By Lilian Schaer for AgInnovation Ontario
Ottawa – A new tool being developed at Carleton University will be able to quickly and easily identify the presence of two compounds in pork that can give the meat an unpleasant odour when it’s cooked.
In the pig business, this smell is called “boar taint”, and stems from two compounds, skatole and androstenone, found in uncastrated or intact male pigs.
Currently, to avoid the potential of boar taint, most farmers castrate male piglets at a very young age. It’s labour intensive for farmers and stressful for the animals, so the industry has long been searching for options to keep bacon and other pork products tasting great.
Dr. Maria DeRosa, in the university’s chemistry department, is developing a tool similar to a pregnancy test used in women that allows for detection of the two compounds either in live animals or in a carcass at processing.
“We need to know what the levels of the compounds in pigs are that will cause boar taint. The current way of having people sniff for boar taint is both subjective and expensive,” she explains. “So is there a way to measure these compounds cheaply and easily? Can we detect them in fat, for example?”
One current alternative to conventional castration is immunocastration, which means vaccinating the animals to try to keep the two compounds from developing as the pigs hit puberty.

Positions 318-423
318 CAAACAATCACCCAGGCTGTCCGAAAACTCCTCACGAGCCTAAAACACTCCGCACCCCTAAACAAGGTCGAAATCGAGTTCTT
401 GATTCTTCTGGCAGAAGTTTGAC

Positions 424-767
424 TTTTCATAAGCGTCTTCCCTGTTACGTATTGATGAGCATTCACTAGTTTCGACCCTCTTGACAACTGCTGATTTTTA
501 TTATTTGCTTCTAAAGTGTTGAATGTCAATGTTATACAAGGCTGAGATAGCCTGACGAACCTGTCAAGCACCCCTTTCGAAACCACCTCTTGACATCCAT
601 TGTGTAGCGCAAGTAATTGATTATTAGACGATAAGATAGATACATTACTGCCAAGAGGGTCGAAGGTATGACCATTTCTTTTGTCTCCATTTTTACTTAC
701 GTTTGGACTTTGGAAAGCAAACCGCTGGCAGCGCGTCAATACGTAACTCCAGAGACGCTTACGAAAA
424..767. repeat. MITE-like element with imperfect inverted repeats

And a team of Canadian researchers is working on a identifying the appropriate genetic markers in hopes of breeding pigs where boar taint won’t be an issue.
DeRosa’s solution involves a biosensor that uses aptamers – small, single-stranded nucleic acids that can bind to large or small target molecules. They’re the “keys” to identifying which DNA sequences will bind to target molecules.
She and her research team are identifying the aptamers that will bind to skatole and androstenone, and are working to have them packaged into a small test kit that can provide results very quickly and without needing to send samples to a lab for testing.
“Our pregnancy test-style kit changes colour if either of these compounds is present in the meat. For example, we can biopsy a small bit of fat from a live animal, and if skatole is found, the aptamer will “grab” it and the test will indicate its presence,” she says.
This could help farmers with breeding, allowing them to select animals that naturally have low enough levels of these compounds so they won’t result in boar taint when pork is cooked. It could also help identify animals at processing whose meat may develop the smell.
DeRosa’s work has received support from Growing Forward 2, a federal-provincial-territorial initiative, through the AgriInnovation Program, and from the Natural Sciences and Engineering Research Council.